Foodies Health

Foodies Health

Are you a foodie? It means you’re passionate about food and love trying new dishes. Many people think those of us who fit this description are indulgent and gluttonous, let along pretentious. But a study from the famous Cornell Food and Brand Lab suggests the opposite: Foodies weigh less and could be in better health than the less discerning among us. The researchers asked 500 women about their weight satisfaction, lifestyle and personality traits and provided a list of 16 novel foods and asked them to report which ones they had tried. Those who had sampled nine or more of the foods on the list were considered “foodies” in the study and the rest were classified non-adventurous eaters. The research team adjusted the data to draw on possible associations between adventurous eating, BMI and body image. Those who said they had tried things like beef tongue, Kimchi and rabbit also described themselves as more concerned with healthfulness of what they ate than did those who stuck to traditional fare. Foodies were also more physically active and their BMI’s were slightly lower than their counterparts. The study authors say these findings are important to dieters because they show that promoting adventurous eating may provide a way for people — especially women — to lose or maintain weight without feeling restricted by a strict...
Talk Therapy for Insomnia

Talk Therapy for Insomnia

It’s practically an epidemic and it can really interfere with your life! Insomnia is notoriously difficult to deal with. But after reviewing a total of 20 studies, researchers say Non-drug talk therapy can help adults who lie awake in bed most nights. They came to the conclusion that instead of taking pills, insomniacs could benefit from techniques associated with cognitive behavior therapy. The essential elements are aimed at reducing anxiety and negative thoughts about sleeplessness, as well as relaxation techniques to minimize muscle tension and mental distractions. Before the treatment, the average time to get to sleep was just under an hour. The researchers found that after engaging in the sleep-enhancing practice, people fell asleep 20 minutes sooner, on average, and slept 30 minutes more each night. Up to 15 percent of adults worldwide regularly have sleep difficulties, which can lead to anxiety, depression and even type 2 diabetes.The study is published in the Annals of Internal...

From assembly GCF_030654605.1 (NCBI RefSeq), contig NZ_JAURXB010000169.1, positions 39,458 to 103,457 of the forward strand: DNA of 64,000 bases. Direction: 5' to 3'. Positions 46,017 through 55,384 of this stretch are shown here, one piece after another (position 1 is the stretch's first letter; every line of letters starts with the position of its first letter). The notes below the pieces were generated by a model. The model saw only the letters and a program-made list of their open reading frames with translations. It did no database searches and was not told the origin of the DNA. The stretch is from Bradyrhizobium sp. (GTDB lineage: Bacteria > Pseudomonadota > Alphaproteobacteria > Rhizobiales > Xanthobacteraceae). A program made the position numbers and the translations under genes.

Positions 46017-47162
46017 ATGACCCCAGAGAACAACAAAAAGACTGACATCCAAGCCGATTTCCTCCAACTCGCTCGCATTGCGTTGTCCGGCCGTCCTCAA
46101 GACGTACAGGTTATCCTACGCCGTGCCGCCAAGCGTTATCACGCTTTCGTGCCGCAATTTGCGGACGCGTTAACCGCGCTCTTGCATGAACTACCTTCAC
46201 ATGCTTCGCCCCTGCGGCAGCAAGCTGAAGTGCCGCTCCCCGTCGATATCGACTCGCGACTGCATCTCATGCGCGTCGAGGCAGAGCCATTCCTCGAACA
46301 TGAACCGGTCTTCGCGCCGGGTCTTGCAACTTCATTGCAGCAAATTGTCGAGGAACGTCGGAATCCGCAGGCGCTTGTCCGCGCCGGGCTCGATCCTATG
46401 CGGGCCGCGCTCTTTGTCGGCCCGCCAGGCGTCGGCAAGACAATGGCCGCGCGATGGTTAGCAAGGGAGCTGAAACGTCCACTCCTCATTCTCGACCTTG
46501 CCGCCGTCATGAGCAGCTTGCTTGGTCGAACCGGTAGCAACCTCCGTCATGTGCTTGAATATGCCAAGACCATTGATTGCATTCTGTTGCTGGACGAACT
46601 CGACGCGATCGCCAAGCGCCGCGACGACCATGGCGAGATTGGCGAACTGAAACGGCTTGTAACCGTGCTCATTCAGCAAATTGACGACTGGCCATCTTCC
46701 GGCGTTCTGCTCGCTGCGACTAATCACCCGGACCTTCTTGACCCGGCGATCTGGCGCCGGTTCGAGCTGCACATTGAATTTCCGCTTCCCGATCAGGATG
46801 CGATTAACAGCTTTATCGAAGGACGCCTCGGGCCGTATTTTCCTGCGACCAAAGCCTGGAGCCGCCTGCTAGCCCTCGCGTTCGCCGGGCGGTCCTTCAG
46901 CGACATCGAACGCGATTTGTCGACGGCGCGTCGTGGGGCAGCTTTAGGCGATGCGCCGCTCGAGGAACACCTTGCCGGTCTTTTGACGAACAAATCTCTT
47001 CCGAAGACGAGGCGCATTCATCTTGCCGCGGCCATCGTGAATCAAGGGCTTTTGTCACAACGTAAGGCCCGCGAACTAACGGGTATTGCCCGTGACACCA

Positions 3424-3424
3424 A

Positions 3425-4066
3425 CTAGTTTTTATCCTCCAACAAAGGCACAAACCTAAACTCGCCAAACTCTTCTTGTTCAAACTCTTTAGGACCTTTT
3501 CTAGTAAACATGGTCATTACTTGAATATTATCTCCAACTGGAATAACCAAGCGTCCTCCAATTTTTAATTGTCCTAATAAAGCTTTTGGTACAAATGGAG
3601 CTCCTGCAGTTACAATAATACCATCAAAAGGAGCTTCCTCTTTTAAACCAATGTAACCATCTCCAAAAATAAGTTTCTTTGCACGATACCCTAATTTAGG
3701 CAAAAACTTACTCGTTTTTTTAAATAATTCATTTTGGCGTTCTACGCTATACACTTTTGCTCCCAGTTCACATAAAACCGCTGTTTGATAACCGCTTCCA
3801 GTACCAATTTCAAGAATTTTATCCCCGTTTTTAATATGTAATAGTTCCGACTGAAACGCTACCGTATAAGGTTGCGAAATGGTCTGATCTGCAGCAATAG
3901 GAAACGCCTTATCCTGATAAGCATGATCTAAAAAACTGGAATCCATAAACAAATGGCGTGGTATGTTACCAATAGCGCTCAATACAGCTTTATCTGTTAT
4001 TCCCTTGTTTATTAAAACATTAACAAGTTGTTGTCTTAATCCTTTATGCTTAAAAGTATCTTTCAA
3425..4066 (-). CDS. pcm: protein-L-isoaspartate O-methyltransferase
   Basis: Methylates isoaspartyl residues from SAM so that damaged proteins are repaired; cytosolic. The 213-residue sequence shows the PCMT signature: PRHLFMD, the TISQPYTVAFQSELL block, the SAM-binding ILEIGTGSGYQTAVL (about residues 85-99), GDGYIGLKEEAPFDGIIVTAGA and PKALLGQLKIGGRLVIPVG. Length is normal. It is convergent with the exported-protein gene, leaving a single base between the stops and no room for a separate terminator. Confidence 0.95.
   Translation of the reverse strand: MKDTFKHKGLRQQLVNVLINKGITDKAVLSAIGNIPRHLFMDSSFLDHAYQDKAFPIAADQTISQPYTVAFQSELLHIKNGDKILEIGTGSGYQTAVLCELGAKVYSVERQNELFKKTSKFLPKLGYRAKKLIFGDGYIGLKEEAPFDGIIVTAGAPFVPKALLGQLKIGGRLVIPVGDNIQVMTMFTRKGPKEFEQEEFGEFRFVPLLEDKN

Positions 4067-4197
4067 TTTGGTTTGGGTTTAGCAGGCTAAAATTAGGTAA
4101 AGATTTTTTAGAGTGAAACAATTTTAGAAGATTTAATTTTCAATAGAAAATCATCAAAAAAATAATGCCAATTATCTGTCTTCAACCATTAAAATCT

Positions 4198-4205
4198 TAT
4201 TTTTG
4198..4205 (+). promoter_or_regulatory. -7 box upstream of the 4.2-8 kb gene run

Noise and Fat

Noise and Fat

Here’s another reason to hate excessive noise. According to Swedish researchers. Exposure to noise from traffic, trains, planes and maybe even deafening restaurants could be linked to a burgeoning belly. The study in Occupational & Environmental Medicine followed 5000 people around Stockholm for four years. It found that women had a 0.08-inch increase in waist size for every additional 5 decibels in noise exposure. For men the increase was .06 inches. And the risk of a larger waist rose with the number of sources of noise someone was exposed to at the same time. The scientists speculate that long-term exposure to noise, especially from traffic may affect our metabolism and lead to abdominal obesity. That’s because noise is stressful, and stress can alter levels of hormones which influence where in the body excess calories are deposited. Earlier research has shown associations between traffic noise and high blood pressure and heart attacks. They conclude that since abdominal obesity is a risk factor for many diseases, including heart disease and diabetes   noise should be recognized a serious threat to public...
Calcium Supplements and Heart Risk